Eminem – “Music to Be Murdered By” Album Review
Eminem released his most recent album “Music To Be Murdered By,” without any promotion; an album where the rap legend throws everything at the wall to see what sticks, and much of it does not.
The Detroit rapper needs no introduction to most music fans. He is by a considerable margin the best-selling rapper of all time, the only rapper to have sold over 200 million records. Critically, he is widely considered to be one of the greatest musicians of the 21st century, but that critical acclaim is mostly because of his work in the first decade of the new millennium.
More recently Marshall Mathers has been panned by fans and critics alike. 2017’s “Revival” was an absolute mess of unnatural staccato flows and painfully basic political messages. A year later, Eminem released “Kamikaze,” an album which served almost completely as a platform to go after “Revival” critics and young rappers.
The good news is, for the most part, Eminem toned down this anger in “Music To Be Murdered By,” despite what the title may suggest. In fact, his best moments come when collaborating with the younger crop of musicians. “Godzilla,” featuring late rapper Juice WRLD, is a perfect example of this. Eminem goes back to basics with his flow, the lyrics are manic, but without being offensive, the trap style beat is energetic and the hook provided by Juice WRLD gives a good contrast.
The verse from Young M.A. at the beginning of “Unaccommodating” is one of the album’s high points. Again Eminem sounds closer to the 2001 version of himself lyrically, though some of his lines are questionable, such has his reference to the Ariana Grande concert bombing.
While there are highpoints, “Music To Be Murdered By” is still mostly one big long mess, an album confused about its style and theme. The occasional appearances from Alfred Hitchcock, alluding to the album’s title, is a creative move reminiscent of a compact concept album, but this album is anything but that.
The most intolerable track on this album is the opening track “Premonition - Intro.” It is a continuation of Eminem’s Kamikaze-esque style, complaining about people disliking his recent work. There is nothing clever or interesting about Eminem whining about a bad Rolling Stone review, and it begs the question of how can one of the most successful musicians in recent history be this offended by one or two critically panned albums? “Premonition” is reminiscent of one of Eminem’s most untalented copycat diciples, think “Mumble Rapper vs. Lyricist,” by Vin Jay.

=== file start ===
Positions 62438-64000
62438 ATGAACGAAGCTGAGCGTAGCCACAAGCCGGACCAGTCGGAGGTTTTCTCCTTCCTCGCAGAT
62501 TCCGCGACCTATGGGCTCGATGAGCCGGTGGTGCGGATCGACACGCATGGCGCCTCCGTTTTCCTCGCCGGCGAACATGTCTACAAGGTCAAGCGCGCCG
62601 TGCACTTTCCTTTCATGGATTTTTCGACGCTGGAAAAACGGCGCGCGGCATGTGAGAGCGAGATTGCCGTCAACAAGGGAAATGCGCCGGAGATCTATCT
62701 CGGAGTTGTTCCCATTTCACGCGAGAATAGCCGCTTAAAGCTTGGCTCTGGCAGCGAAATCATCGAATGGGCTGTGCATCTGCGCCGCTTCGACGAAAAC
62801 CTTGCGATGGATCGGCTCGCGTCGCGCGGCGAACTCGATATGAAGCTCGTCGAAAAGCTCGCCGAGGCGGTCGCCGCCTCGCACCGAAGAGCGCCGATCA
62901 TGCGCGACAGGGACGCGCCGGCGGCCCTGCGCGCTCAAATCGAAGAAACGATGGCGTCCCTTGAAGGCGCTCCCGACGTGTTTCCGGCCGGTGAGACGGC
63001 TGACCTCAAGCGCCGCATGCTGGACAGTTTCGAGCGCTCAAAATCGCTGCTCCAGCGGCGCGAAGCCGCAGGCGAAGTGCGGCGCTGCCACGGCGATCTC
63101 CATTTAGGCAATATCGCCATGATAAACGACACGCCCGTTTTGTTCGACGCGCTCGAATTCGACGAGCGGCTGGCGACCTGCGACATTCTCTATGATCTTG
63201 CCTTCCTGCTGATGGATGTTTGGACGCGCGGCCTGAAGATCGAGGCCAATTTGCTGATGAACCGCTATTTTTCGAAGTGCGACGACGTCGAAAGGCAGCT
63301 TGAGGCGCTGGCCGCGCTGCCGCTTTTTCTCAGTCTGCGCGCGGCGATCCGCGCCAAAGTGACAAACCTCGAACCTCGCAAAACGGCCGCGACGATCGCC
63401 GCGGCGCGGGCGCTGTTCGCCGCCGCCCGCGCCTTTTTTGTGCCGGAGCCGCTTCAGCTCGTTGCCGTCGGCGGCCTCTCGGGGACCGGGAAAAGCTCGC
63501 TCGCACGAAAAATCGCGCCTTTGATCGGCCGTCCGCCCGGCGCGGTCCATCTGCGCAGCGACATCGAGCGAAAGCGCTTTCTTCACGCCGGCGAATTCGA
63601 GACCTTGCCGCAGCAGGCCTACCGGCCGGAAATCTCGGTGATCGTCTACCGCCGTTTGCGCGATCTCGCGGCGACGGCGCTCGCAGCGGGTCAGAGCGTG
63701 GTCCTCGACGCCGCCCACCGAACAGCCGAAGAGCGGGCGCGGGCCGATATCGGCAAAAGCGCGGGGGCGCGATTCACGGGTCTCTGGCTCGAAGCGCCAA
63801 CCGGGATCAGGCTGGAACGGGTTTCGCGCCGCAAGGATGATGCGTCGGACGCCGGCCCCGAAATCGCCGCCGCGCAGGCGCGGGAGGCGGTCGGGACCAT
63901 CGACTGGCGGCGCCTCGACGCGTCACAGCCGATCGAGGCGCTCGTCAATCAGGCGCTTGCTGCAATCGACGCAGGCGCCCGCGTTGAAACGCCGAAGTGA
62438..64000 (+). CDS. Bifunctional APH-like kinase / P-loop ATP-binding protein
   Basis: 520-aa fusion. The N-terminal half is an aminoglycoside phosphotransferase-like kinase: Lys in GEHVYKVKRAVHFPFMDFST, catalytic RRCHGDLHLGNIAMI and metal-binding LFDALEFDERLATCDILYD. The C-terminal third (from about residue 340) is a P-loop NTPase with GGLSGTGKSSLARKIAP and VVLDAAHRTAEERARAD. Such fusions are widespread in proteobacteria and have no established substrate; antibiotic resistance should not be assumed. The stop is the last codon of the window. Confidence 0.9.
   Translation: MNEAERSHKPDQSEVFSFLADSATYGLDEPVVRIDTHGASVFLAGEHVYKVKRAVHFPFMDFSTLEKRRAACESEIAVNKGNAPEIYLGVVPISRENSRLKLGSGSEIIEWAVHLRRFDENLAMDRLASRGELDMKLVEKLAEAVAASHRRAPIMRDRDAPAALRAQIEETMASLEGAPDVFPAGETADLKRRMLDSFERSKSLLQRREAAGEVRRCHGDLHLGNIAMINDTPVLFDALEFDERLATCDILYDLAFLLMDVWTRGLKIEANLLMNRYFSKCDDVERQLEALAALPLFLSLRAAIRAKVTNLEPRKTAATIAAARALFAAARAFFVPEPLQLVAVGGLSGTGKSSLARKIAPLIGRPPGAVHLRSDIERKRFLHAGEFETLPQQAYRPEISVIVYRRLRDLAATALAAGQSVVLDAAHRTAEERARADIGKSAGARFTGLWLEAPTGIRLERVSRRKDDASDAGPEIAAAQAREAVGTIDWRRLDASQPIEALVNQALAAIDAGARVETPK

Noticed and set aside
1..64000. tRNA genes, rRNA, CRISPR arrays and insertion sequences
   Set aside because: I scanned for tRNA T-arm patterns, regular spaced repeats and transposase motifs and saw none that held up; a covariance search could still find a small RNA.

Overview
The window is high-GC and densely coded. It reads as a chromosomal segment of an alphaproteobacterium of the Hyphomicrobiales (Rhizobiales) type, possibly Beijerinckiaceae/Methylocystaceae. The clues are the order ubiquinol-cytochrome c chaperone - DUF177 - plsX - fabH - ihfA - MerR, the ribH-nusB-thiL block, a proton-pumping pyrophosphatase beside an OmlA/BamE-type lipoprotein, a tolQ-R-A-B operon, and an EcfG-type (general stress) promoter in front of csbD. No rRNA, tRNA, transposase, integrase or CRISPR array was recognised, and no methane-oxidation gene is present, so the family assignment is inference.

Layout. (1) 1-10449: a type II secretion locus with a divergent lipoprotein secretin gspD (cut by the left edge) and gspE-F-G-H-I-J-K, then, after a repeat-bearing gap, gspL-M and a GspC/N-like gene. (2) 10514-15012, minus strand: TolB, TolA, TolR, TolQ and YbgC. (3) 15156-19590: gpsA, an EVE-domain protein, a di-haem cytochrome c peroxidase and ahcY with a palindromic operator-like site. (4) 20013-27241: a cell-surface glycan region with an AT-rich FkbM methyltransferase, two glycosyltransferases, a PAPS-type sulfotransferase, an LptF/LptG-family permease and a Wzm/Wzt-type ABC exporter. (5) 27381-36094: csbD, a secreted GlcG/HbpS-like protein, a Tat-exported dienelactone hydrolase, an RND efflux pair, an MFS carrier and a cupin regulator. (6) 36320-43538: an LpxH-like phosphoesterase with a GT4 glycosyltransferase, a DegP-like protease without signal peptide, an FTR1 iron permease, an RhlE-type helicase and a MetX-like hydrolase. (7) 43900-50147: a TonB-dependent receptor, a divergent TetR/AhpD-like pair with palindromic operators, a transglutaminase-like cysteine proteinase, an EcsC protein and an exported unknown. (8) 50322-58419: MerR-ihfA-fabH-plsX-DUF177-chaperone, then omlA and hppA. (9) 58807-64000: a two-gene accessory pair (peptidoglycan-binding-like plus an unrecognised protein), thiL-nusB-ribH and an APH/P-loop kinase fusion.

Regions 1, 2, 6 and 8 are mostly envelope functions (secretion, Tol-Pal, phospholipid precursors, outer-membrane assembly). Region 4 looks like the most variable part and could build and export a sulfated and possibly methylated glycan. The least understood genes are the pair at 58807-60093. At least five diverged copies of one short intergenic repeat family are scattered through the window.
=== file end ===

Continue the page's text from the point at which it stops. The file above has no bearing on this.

Another ill-conceived track is the atrocious “Those Kinda Nights,” a song where Mathers sounds like a dumbed down version of his former self circa D12. The fact that he raps about not caring about sexual harassment, regardless of how tongue in cheek it might be, is troublesome. Additionally, the Ed Sheeran chorus has absolutely no place in this song. Sheeran does not usually find himself on tracks related that speak about perversion and depravity, and for good reason.
Despite these stylistic outliers, “Music To Be Murdered By,” takes a self-reflective and more serious tone with varied levels of success. The song “Darkness” speaks out against mass shootings. It’s a track that takes an unexpected turn and regardless of how overly dramatic the song might seem, Eminem’s lyrics are compelling and he does a good job holding on to a narrative above a minimalistic beat.
The song sees Eminem take the perspective of a mass shooter, a song very reminiscent of “Stan” in this sense. The song “Leaving Heaven,” is another good track. Eminem raps about his father and the lack of love he has for him, even after his death, the message is strong and Mathers makes it easier for listeners to be empathetic toward him.
Not every track is this powerful, however. “Stepdad,” tells a most likely fictional tale of a younger Eminem beating up his stepfather. The track is incredibly corny and the chorus, sung by Mathers himself, is horrendous. In fact, every time he tries singing in this album produces a cringe worthy reaction.
Most tracks in the second half of the album fly under the radar. This is something Eminem, even at his worst, does not do. This is not a terrible thing, but it does not make for an intriguing album. He can whip out an impressive flurry of fast rapping and clever rhymes, but these are often too few and too far between to garner any strong reaction.
In conclusion, Eminem has high points in “Music To Be Murdered By,” but he is unable to stick to a consistent narrative, style or sound. What this produces is an inconsistent, loosely assembled collection of songs that often miss the mark and is too long for its own good.
In the future, Eminem should stick to a simple narrative and a shorter collection of tracks for upcoming albums. By this point, he should be aware of what has worked in his career and what has not. Going back to basics in lyrical structure and flow, but embracing modern artists worked for him in tracks such as “Godzilla.” An album fully embracing this would have worked much better.
Reviewer’s Rating: 5/10
Reviewer’s Favorite Track: “Godzilla (feat. Juice WRLD)”
Reviewer’s Least Favorite Track: “Those Kinda Nights,” “Premonition - Intro”
Jim Krueger is a senior majoring in broadcast journalism. To contact him, email firstname.lastname@example.org.